The Patron : Part 2

The Mysterious Patron

The Mysterious Patron

Continuing my light hearted serial.  Not to be confused with light hearted cereal such as Rice Krispies with their delightful array of snapping, crackling and popping.  Although I always thought there was something shady about crackle.  I guess it’s because crackle is so moreish.  Anyway enough of that.

I hope you enjoy the second installment, in which things happen.  Oh yes they do. Sort of.  Well, maybe a bit.  Enjoy.



The air was stale in the garage. The whole place stank of old engine oil and filthy, rich dreams. It brushed past The Patron in a breeze stirred by a white Ferrari roaring out of the exit. He shook his head a little at that, there was no class in white. Still it purred like a lion as it disappeared around a corner. It sounded like money.

The door to the stairwell behind him shut with a bang. He spun a little with his hand reaching to his pocket. A quirk of a smile as he turned back, before his face was business again. Right on cue one of the dim strip lights began to blink on and off. The light came on just long enough to see his silhouette appear and disappear on the grimy concrete floor. He followed the shadowed outline of a figure with a cane through the flickering illumination to his car. Stopping next to the drivers door he tapped twice with the metal end of his stick. The indicators flashed once before the door popped open.

“Always a pleasure doll,” he said as he lent down to get in.

The rich leather of the seats smothered the stale smell of the garage as he closed the door. That scent was something special, a spice that wrapped you up with a sly wink. It was black inside the car, like night out in the far part of the new territories. You couldn’t get darkness like that here in the cluttered streets and bright lights of Hong Kong island. Not the same kind of darkness anyway. All the darkness in the city was between the people. The city was a darkness of rough necks out for a quick buck and the shady broads that wanted a piece of anything that looked like money worth the risk. He loved it. The city was spice like the smell of his car, but dirtier.

 He pulled the door shut, then ran his hand over the smooth cover of the wheel. She was a stunner his little baby. The Wife had feefee, he had the car. He reached over with the cane and placed it in the holder between the seats he’d had built into the interior. Nothing like an Aston for that slick charm and personal touch. The glistening silver liver bird looked on at him questioningly. That boy had seen enough already.

He pulled down the racing strap which clicked into the holder with a snap like a slap across the face, waking you up in the morning. He’d met a couple of tough fellas that day. There were chumps out there that would kill for this. He’d been too close to them on a few occasions. The streets were sometimes rough when doing business. That’s the why of his pea shooter and the trick of his cane. It was a little bit of peace he could bring to the rougher transactions. The city often sang a difficult song on a Saturday night than it did the welcoming melody of the week. The weekend song had an edge to it.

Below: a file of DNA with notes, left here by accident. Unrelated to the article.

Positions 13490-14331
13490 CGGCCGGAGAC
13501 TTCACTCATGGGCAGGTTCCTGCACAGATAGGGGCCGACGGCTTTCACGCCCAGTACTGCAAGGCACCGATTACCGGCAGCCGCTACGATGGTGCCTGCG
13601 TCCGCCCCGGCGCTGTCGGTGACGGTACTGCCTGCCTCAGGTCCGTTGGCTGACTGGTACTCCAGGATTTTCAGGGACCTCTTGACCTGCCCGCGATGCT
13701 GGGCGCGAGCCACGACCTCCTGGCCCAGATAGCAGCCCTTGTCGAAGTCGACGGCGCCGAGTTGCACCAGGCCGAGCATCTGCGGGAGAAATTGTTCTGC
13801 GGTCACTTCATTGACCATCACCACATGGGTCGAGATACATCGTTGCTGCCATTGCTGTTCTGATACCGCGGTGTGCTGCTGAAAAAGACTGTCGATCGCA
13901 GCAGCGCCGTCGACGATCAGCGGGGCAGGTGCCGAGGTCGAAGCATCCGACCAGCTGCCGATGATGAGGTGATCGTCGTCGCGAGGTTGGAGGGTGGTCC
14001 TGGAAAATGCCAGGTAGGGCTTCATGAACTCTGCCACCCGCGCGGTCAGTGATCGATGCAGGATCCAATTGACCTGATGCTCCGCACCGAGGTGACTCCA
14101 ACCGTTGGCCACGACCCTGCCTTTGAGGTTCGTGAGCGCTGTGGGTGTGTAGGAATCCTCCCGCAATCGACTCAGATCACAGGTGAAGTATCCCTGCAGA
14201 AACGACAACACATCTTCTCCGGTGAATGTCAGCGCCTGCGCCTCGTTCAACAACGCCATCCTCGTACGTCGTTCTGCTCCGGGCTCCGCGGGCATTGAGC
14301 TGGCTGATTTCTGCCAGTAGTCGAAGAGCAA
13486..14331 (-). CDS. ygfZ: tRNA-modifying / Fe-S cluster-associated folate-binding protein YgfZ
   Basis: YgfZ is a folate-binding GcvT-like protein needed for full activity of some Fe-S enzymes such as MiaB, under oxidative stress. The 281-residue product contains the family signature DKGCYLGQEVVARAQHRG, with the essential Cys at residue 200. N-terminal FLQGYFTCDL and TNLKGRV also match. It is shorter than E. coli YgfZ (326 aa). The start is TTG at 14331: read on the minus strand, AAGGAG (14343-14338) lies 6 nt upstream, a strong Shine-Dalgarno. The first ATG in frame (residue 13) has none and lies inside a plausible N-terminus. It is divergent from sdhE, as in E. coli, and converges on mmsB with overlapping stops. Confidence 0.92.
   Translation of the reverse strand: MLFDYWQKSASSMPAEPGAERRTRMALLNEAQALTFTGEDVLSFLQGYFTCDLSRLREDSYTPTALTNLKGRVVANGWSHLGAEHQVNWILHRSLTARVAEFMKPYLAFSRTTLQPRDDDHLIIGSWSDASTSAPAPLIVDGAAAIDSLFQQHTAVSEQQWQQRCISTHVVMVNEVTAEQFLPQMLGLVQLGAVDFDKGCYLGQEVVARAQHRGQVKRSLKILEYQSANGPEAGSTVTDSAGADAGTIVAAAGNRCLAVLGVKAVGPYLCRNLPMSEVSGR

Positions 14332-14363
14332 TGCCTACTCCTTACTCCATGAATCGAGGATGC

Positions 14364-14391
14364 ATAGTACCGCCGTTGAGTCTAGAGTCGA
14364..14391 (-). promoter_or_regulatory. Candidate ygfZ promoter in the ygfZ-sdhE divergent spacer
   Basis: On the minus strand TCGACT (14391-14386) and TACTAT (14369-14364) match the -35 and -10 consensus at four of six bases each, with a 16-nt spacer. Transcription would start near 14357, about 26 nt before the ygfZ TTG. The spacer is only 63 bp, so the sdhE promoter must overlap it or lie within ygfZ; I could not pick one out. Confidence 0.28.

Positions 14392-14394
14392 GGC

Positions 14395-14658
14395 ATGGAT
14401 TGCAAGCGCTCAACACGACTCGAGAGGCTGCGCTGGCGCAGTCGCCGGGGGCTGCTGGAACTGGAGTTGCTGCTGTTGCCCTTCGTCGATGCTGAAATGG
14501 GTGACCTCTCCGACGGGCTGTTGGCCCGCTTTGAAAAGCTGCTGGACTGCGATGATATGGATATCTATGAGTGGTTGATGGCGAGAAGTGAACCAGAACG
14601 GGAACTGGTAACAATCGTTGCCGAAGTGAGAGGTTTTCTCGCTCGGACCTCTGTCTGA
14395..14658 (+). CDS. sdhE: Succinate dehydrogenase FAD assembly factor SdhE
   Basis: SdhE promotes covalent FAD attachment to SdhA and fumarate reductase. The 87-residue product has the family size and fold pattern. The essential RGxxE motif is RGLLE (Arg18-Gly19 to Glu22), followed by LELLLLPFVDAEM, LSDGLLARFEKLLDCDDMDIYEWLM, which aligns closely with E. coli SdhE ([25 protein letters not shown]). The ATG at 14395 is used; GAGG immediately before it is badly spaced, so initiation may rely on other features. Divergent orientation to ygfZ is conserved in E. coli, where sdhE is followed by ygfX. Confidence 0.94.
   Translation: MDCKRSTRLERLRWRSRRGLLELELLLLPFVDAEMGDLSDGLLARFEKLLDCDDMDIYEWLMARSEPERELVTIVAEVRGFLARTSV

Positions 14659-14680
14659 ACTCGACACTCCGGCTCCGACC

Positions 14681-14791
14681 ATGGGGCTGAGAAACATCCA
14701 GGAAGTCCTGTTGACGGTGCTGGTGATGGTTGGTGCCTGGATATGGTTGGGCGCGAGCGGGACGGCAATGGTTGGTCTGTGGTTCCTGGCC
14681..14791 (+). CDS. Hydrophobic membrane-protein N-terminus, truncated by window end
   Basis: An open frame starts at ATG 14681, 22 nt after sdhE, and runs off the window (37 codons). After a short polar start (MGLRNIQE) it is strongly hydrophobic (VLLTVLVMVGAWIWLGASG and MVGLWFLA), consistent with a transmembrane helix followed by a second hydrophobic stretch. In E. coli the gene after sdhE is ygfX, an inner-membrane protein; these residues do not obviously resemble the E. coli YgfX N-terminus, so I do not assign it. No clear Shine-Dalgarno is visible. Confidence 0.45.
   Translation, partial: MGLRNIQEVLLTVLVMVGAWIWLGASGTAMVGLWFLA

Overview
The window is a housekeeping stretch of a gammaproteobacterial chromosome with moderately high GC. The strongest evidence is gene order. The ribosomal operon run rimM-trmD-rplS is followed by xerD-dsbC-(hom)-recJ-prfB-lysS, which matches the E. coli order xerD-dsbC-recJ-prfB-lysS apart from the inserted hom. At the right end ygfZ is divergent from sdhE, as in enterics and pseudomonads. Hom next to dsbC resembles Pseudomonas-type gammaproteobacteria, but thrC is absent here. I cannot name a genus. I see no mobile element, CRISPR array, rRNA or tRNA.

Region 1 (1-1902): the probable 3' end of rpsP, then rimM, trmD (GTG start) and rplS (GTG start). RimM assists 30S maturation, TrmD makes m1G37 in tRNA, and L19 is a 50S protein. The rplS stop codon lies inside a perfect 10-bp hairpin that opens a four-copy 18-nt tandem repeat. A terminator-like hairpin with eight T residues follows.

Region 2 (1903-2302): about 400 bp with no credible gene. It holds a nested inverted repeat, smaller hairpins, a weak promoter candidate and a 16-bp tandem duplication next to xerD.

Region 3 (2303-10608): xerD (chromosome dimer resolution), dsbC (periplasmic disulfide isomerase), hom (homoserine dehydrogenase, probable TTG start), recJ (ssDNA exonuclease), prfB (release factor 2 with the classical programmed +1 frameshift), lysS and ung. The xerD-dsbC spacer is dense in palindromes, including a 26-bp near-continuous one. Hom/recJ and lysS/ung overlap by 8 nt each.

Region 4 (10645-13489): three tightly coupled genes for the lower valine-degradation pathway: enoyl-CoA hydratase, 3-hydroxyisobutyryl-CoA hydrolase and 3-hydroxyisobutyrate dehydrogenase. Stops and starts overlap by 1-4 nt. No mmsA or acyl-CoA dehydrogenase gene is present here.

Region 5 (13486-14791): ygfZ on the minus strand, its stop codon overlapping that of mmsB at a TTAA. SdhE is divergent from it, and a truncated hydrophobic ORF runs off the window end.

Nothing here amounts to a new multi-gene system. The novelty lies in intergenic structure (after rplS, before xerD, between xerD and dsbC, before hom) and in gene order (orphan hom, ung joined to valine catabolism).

He twisted the cane in its holder. The engine started with a muted roar. Hard to jack a car when you’re looking for a key that isn’t there. It purred like its own kind of lion, a soft hello. Sometimes he just wanted to purr back. A click of the clutch and swift shift on the gear stick. Pressing his foot down he reverses out beneath that flickering light, the silver of his car reflecting in the stuttered attempt to light up the grimy, grey garage. It was grimier where he was going he knew.

Another shift on the gear and he pumped the gas. The roar of his car filled the garage, pushing away the stale pressure of the dim underground and filling the space with noise. The city was out there, ready for a rough night. Hopefully his own night was smooth like a silk stocking falling soft to a marble floor. The Patron was always ready for a rough night, but he wasn’t getting any younger. He took his foot off the brake and pushed his baby forward, up the ramp and out into the night. Beneath him the shining lights of the city stretched out, a glistening metropolis which hid shady ways and shadier dealings. The bright towers watched over the darkness, casting shadows of their own as they stepped into each other’s way. He was about to step in someone’s way just like that. He hoped he came out looking as good. The gleaming car sped off to be lost amidst the half formed darkness of a black city that’s lit through the night. Time to get things done. And behind him in the flickering shadows he’s left behind, two hunched figures stand and move towards the stairwell door, pistols in hand.

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Posted in The Patron, Writing

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